And it should go without saying (but I’ll say it anyhow) that because politicians addressed the underlying disease of government spending, that also enabled big progress is dealing with the symptom of government borrowing.

Look at what happened to spending and deficits between 2001 and 2006.

Taiwan Fiscal Restraint Benefits

P.S. You probably didn’t realize that it was possible to see dark humor in communist oppression.

P.P.S. But at least some communists in China seem to understand that the welfare state is a very bad idea.

P.P.P.S. Some business leaders say China is now more business-friendly than the United States. That’s probably not good news for America, but my goal is to have a market-friendly nation, not a business-friendly nation.

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My tireless (and probably annoying) campaign to promote my Golden Rule of spending restraint is bearing fruit.

The good folks at the editorial page of the Wall Street Journal allowed me to explain the fiscal and economic benefits that accrue when nations limit the growth of government.

Here are some excerpts from my column, starting with a proper definition of the problem.

What matters, as Milton Friedman taught us, is the size of government. That’s the measure of how much national income is being redistributed and reallocated by Washington. Spending often is wasteful and counterproductive whether it’s financed by taxes or borrowing.

So how do we deal with this problem?

I’m sure you’ll be totally shocked to discover that I think the answer is spending restraint.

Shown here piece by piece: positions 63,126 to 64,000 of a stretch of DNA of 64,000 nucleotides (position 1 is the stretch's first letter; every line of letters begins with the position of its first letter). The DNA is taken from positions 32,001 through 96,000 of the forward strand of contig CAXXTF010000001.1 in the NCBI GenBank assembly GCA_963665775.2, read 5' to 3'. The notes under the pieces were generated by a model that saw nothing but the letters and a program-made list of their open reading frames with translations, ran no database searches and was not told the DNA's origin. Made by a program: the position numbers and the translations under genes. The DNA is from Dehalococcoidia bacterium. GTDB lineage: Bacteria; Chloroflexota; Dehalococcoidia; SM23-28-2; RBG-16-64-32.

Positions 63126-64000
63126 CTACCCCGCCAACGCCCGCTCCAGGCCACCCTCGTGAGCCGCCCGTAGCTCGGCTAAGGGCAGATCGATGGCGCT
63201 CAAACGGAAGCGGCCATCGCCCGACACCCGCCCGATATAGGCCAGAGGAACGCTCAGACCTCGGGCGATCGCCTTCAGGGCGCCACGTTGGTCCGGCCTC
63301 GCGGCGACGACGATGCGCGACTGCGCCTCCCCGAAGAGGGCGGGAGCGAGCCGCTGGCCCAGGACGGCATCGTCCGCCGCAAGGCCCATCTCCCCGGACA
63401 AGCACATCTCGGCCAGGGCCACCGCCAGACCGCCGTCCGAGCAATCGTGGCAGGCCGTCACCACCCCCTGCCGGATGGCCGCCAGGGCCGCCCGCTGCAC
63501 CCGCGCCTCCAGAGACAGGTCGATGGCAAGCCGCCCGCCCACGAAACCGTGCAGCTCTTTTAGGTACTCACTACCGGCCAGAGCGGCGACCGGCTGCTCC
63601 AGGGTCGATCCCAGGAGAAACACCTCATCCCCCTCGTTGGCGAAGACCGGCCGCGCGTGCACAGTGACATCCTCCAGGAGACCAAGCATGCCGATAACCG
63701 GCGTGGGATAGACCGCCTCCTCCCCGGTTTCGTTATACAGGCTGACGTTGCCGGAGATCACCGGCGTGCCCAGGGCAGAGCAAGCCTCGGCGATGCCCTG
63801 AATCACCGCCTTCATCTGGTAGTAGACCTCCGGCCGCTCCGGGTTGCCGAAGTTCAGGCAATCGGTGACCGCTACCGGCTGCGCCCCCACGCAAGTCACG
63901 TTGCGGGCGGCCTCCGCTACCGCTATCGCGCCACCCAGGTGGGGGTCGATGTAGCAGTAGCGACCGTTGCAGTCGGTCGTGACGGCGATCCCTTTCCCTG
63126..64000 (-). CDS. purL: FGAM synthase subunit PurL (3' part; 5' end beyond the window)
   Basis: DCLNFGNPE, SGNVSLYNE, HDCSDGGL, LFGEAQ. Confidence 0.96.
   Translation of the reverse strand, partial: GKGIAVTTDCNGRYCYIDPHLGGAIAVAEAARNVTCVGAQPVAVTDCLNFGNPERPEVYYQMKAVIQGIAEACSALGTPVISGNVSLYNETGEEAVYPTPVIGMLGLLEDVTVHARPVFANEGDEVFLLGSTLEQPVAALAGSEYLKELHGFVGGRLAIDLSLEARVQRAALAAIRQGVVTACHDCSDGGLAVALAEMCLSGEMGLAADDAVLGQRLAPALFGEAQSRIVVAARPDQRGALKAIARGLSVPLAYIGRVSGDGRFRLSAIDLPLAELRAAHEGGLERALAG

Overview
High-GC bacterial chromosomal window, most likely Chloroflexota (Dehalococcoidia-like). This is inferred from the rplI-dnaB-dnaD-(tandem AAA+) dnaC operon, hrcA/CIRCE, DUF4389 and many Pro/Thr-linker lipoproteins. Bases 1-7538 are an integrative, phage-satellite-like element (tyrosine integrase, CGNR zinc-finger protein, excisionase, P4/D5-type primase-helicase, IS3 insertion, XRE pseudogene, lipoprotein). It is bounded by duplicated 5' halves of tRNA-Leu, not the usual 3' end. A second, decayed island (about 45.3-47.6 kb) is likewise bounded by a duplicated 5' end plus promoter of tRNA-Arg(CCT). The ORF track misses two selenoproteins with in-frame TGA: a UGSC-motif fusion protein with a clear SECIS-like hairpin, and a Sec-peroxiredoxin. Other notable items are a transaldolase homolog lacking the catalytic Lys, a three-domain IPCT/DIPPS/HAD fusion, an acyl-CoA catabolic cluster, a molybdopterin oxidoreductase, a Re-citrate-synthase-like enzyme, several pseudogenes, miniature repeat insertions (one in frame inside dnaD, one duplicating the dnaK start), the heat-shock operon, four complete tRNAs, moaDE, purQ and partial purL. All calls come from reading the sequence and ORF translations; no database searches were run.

More specifically, governments should be bound by my Golden Rule.

Ensure that government spending, over time, grows more slowly than the private economy. …Even if the federal budget grew 2% each year, about the rate of projected inflation, that would reduce the relative size of government and enable better economic performance by allowing more resources to be allocated by markets rather than government officials.

I list several reasons why Mitchell’s Golden Rule is the only sensible approach to fiscal policy.

A golden rule has several advantages over fiscal proposals based on balanced budgets, deficits or debt control. First, it correctly focuses on the underlying problem of excessive government rather than the symptom of red ink. Second, lawmakers have the power to control the growth of government spending. Deficit targets and balanced-budget requirements put lawmakers at the mercy of economic fluctuations that can cause large and unpredictable swings in tax revenue. Third, spending can still grow by 2% even during a downturn, making the proposal more politically sustainable.

The last point, by the way, is important because it may appeal to reasonable Keynesians. And, in any event, it means the Rule is more politically sustainable.

I then provide lots of examples of nations that enjoyed great success by restraining spending. But rather than regurgitate several paragraphs from the column, here’s a table I prepared that wasn’t included in the column because of space constraints.